‘You never step in the same family twice.’
Apologies to Heraclitus, for mangling (er, adapting) his line. He said something like ‘No man steps in the same river twice, for it’s not the same river, and he’s not the same man.’ I’d actually never heard of Heraclitus till I googled that quote, which I had floating around in my head. (Um, brief aside: Am I the only one who thinks ‘Heraclitus’ sounds a tad, well, unseemly? Or do I just have jet lag?)
See, last Thursday was my Little Brother Doug’s birthday (he’s the guy squirming in my lap in the picture at the top of this post.) And last Friday I got to go out west to visit our Mutual Mother, who now lives in a quaint little town on the Oregon Coast. But no more of that for now.
On the endless plane ride out there, I got to thinking that, since I am almost 12 years older, Doug and I were, for all intents and purposes, raised in completely different families. (Those of you who’ve been along for my Blog Ride know by now that I am the oldest of five: Scott/Me are the Big Kids, Laura/Doug are the Little Kids, and Roger is stuck in the Middle Kid position.)
My Henry Family moved around. To Kentucky, where we lived above a garage, to Memphis, where I developed a (short-lived) Southern accent and a liking for RC Cola and Moon Pies, to Carlyle. Where Doug’s Henry Family stayed put, after Doug himself got added on.
I had the outings to the grocery store in a little red wagon. He had the outings on the Houseboat, on the lake that did not even exist when I was a kid (It was Lake Carlyle, an Army Corps of Engineers project). Oh. The name of the boat? ‘Sir Launch-a-Lot’. Honest.
Now, don’t get me wrong. These comparisons are not made for I-had-it-harder-than-you purposes (well, okay, maybe a teensy bit). But, if, like me, you were raised in a Big Family, you’ll get my drift. Not only were we Big Kids raised in a different familial environment than the Little Kids (hence the Heraclitus* quote), but we left the Nest before we could really get to know each other very well.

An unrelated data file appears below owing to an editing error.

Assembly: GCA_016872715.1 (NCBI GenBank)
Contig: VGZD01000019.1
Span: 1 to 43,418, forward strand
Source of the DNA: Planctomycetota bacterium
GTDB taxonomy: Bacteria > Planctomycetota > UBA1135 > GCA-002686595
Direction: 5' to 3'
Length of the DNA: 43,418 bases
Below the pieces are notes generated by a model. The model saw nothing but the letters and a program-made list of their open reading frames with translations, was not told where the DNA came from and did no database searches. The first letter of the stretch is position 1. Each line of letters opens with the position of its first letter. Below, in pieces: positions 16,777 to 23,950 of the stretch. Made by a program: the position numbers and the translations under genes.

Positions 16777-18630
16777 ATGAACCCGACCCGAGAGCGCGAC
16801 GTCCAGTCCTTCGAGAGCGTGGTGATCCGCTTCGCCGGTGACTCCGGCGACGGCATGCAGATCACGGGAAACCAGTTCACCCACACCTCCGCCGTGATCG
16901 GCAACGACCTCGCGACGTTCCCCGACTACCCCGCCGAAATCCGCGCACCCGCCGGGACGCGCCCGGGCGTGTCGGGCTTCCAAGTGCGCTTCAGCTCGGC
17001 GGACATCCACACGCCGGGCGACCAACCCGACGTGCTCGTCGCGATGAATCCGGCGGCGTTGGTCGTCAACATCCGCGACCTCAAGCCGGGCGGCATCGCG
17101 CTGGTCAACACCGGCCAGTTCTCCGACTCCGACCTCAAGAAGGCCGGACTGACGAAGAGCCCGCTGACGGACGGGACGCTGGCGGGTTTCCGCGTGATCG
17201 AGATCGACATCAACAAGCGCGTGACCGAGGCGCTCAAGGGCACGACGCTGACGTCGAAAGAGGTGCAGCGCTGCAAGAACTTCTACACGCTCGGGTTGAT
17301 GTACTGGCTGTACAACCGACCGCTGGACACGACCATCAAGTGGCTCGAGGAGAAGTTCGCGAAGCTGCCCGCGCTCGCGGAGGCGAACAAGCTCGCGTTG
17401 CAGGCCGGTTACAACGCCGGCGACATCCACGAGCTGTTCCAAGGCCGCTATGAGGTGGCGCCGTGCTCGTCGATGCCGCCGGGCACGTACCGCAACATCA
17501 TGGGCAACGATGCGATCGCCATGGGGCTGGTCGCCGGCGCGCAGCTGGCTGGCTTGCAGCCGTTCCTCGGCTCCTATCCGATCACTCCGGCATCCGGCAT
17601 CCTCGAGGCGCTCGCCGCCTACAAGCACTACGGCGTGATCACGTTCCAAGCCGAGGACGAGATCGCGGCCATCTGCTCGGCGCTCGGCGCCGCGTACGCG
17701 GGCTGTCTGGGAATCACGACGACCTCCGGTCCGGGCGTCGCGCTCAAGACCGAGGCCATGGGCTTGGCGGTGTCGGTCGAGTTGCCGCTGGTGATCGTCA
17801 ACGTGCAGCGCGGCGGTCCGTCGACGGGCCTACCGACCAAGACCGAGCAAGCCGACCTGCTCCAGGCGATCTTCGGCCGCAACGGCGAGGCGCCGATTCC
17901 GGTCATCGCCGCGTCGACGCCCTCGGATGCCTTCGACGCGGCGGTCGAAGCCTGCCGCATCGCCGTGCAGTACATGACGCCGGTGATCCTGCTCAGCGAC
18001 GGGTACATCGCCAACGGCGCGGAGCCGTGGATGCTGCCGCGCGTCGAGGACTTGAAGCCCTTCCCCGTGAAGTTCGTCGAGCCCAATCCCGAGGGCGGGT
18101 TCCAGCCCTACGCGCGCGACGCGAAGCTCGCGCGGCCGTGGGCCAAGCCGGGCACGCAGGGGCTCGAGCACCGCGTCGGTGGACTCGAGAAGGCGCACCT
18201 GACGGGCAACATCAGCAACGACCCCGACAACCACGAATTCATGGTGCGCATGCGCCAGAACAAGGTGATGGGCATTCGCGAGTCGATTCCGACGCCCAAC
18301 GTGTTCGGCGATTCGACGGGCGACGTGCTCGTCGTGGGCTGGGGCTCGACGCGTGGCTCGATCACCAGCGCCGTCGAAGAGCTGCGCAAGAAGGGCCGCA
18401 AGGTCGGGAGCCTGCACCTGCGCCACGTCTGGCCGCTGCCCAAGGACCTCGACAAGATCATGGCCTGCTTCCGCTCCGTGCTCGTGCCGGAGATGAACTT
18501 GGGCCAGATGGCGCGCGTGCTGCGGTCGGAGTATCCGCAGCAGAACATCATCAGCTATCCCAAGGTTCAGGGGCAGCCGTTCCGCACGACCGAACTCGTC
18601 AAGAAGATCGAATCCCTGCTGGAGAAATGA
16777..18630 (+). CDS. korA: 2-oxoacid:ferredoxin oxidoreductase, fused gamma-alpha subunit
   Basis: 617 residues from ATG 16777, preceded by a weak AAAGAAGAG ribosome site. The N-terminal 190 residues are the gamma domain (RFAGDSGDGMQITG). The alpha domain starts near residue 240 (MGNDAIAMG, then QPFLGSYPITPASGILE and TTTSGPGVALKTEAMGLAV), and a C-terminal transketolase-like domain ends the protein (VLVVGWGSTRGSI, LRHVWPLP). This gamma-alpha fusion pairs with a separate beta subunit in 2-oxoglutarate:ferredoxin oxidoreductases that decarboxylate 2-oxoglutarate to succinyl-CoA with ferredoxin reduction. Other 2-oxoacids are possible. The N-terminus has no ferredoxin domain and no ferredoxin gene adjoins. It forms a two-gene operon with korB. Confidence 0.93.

I did get to bounce Doug on my lap and change his diapers (hence the B-Team Mom reference), but that’s not the same as running around together at dusk catching fireflies or building couch-pillow forts when it’s raining out.
*I just like to keep repeating ‘Heraclitus’, for some wacky reason
About the closest bonding experience Doug and I had (not counting my B-Team-Momming) was when I was a Homecoming Queen Candidate, and he was a Page. There was a Girl Page, too, but she’s not in this badly-reproduced photo from the CHS Tomahawk—proof that Doug and I did share at least one High School Memory. Though I was the only one in high school at the time:
Here is another (rare) shot of Doug and me in the same place at the same time, my graduation from the University of Missouri:
To further verbally underline the Age Difference and Different Childhood themes, note that at the time of Doug’s own college graduation I had not only left the Nest, but I’d gotten married, divorced, moved to New York, and got married—again.
So, Doug My Bro. Except for the time that you crayoned ‘DOIEP’ on the carport walls and blamed it (natch) on Middle-Child Roger, and the time that you wished you had hair on your legs instead of prickly heat, I hardly knew ye. But it’s sure been fun to getting to know you as a Responsible Adult. Though, never forget that this is how you’ll always remain in my mind’s eye:
Thank you for reading. And if you’d like more Henry Lore, please feel free to click on the ‘Growing Up Lutheran’ link in the sidebar.
New York City. April 2015